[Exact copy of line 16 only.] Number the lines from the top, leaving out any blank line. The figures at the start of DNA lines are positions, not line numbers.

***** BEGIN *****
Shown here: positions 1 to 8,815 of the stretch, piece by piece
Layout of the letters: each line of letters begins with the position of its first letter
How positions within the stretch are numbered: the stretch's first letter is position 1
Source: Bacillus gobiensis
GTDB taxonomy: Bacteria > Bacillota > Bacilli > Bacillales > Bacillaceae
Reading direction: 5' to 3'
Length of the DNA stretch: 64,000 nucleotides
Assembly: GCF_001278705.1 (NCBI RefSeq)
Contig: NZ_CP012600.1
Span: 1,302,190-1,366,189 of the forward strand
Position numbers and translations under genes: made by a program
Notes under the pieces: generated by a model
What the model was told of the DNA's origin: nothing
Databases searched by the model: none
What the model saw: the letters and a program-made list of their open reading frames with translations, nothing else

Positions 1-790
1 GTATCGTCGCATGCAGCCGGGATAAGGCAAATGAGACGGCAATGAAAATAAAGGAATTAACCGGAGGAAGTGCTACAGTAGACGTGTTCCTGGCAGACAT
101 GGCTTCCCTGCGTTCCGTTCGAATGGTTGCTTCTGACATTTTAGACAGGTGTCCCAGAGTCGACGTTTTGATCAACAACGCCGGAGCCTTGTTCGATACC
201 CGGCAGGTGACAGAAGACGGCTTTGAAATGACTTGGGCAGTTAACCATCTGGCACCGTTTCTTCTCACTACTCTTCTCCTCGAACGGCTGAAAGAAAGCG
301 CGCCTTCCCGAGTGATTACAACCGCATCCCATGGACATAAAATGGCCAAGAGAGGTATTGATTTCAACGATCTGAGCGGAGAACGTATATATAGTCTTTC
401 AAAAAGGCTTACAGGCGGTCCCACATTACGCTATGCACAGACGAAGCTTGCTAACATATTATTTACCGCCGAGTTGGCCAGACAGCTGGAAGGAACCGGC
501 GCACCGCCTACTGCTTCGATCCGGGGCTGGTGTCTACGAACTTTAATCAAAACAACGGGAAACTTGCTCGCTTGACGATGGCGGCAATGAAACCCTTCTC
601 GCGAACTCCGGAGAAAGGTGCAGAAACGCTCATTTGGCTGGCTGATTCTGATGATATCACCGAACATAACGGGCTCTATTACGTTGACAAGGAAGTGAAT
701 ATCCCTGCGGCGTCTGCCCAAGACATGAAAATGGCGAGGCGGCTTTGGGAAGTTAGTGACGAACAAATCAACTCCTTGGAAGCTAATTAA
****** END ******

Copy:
Positions 1-790